What a Wall Can't Stop
To placate the nativist flank of his Republican Party, President Bush has promised to brick up the sky. But that will not prevent the coming marriage of Mexico and the United States. South and north of the line, we are becoming a hemispheric people -- truly American -- in no small part because of illegal immigrants.
As the son of Mexican immigrants legally in the United States, I have long wondered about the future of Mexico, a nation that every night for nearly a century has lost hundreds of its most hopeful youths to its neighbor and rival, the North.
I think historians will come to recognize the illegal immigrant as the great prophetic figure within the Americas. The illegal immigrant Americanized us all by a simple and frugal migration; by sojourning in the North; and by sending the dream of the North (a money-gram) back into Mexico.
From the early 20th century, the migrant worker commuted between here and there, hot and cold, high and low, past and future, rich and poor, Spanish and English, life and death.
The legend of the North spread throughout the Americas. Today Peruvians and Bolivians know when there are apple-picking jobs in the Yakima Valley; when the godawful fisheries in Alaska will begin to hire; when a dishwashing job in a Bronx restaurant is coming open.
By the late 20th century, the rumor of the North had ascended to the middle and the upper class in Mexico. They, too, followed the peasant's lead. In Mexico City, a capital of abundant but vulnerable wealth, the rich have learned the prudence of a second home in La Jolla.
The Americanization of Mexico is as inevitable as the Mexicanization of the United States, though the cross-pollination will never be equal because the United States is the more potent transgressor.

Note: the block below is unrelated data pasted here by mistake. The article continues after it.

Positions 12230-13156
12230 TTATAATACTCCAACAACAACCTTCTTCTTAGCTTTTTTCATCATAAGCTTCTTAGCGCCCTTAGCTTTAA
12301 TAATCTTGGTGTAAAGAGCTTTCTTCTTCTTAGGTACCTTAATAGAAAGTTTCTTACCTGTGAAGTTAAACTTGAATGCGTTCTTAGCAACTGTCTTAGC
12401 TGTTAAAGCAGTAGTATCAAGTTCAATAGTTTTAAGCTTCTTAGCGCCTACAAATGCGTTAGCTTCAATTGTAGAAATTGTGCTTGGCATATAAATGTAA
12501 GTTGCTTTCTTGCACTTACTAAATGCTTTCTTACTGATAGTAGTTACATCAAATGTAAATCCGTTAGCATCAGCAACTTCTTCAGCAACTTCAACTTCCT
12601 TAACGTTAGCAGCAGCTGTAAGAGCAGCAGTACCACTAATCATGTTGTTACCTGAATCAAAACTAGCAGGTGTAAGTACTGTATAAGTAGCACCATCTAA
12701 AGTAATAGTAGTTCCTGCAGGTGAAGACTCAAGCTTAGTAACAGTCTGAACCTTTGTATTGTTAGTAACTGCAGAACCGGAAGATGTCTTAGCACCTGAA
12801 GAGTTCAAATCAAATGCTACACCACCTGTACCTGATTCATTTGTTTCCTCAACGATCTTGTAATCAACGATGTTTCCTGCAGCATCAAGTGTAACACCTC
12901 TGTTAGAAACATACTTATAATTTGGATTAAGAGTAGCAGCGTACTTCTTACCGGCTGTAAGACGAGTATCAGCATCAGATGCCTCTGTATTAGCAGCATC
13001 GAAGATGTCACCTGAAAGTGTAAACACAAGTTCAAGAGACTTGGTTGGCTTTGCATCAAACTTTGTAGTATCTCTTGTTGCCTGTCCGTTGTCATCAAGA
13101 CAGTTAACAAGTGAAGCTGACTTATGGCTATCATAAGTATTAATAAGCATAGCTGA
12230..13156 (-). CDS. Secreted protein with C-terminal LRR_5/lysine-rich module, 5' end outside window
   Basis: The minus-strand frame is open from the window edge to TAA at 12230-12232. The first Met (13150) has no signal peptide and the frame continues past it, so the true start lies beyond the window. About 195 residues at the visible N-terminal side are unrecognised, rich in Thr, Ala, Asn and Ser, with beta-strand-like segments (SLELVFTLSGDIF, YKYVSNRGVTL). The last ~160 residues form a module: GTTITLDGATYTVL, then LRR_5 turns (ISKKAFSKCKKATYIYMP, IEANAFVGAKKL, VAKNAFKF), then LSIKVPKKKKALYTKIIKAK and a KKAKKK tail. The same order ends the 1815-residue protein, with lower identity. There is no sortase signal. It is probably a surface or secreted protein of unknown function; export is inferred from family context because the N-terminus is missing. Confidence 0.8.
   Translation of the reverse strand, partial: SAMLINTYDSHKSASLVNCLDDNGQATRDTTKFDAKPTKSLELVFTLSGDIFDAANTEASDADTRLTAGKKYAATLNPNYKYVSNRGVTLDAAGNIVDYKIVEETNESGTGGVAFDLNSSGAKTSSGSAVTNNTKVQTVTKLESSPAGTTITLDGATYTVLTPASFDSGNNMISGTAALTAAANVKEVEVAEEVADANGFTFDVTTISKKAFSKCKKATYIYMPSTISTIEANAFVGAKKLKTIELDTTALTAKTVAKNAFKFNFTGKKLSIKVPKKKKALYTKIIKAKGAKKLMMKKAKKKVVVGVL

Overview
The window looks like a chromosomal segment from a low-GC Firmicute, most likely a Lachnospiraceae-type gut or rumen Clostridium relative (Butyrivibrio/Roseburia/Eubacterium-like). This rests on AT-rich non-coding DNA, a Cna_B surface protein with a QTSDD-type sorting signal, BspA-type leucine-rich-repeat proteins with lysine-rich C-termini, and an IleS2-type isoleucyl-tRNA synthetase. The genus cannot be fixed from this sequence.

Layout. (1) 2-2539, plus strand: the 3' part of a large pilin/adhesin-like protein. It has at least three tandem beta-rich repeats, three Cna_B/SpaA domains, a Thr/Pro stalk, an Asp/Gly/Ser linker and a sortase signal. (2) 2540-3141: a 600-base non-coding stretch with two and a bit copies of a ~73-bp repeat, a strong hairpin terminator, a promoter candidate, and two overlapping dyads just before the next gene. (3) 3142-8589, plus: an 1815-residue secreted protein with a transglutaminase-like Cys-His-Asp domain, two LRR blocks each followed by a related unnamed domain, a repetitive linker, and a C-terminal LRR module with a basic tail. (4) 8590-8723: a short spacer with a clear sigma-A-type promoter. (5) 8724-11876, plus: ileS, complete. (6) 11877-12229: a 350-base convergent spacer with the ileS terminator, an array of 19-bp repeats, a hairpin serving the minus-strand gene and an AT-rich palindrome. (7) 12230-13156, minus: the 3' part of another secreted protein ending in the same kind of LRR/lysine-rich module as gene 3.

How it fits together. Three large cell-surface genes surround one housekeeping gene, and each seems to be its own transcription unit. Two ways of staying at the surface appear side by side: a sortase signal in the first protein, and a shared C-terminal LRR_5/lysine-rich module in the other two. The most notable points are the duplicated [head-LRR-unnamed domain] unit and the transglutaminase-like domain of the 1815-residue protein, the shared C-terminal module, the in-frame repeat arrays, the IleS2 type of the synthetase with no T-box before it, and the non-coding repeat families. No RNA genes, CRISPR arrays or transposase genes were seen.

Americans take our imperial influence for granted. We assume, do we not, the desirability of Wal-Mart? Shouldn't we build Wal-Mart in Mexico? Of course we should. Where shall we build Wal-Mart in Mexico? How about right there -- where it will appear in the photograph of the Pyramid of the Sun.
Commentators did not seem to know what they were watching when millions of brown people recently marched along U.S. streets. This was obviously a "demonstration," but a demonstration of what? I believe it was a reunion -- of family, of hemisphere. Children and parents walked as one family. Brothers born there, sisters born here, walked as one hemisphere.
A great many Americans are alarmed by how much of Mexico is within the United States -- the tongue, the tacos, the soccer balls, the street gangs, the Spanish Catholic Masses, the workforce swarming into New Orleans in the wake of Hurricane Katrina. The extent of the Mexicanization of U.S. culture renders any notion of a fortified border irrelevant.
Twenty-five years ago, Joel Garreau wrote "The Nine Nations of North America," in which he described a nation he called "MexAmerica" -- a puzzle to both Washington and Mexico City -- encompassing much of the U.S. Southwest and Northern Mexico as well as Baja California. A quarter-century later, one is struck by how prescient Garreau was but also how modest his forecast was. MexAmerica now includes vast sections of Chicago and blocks along Main Street in Kansas, as well as the Baptist Church in North Carolina.
In the other direction, MexAmerica includes not just the Mexican border towns that have become drug supply centers for U.S. addiction but also Jalisco, Colima, Michoacan and points south.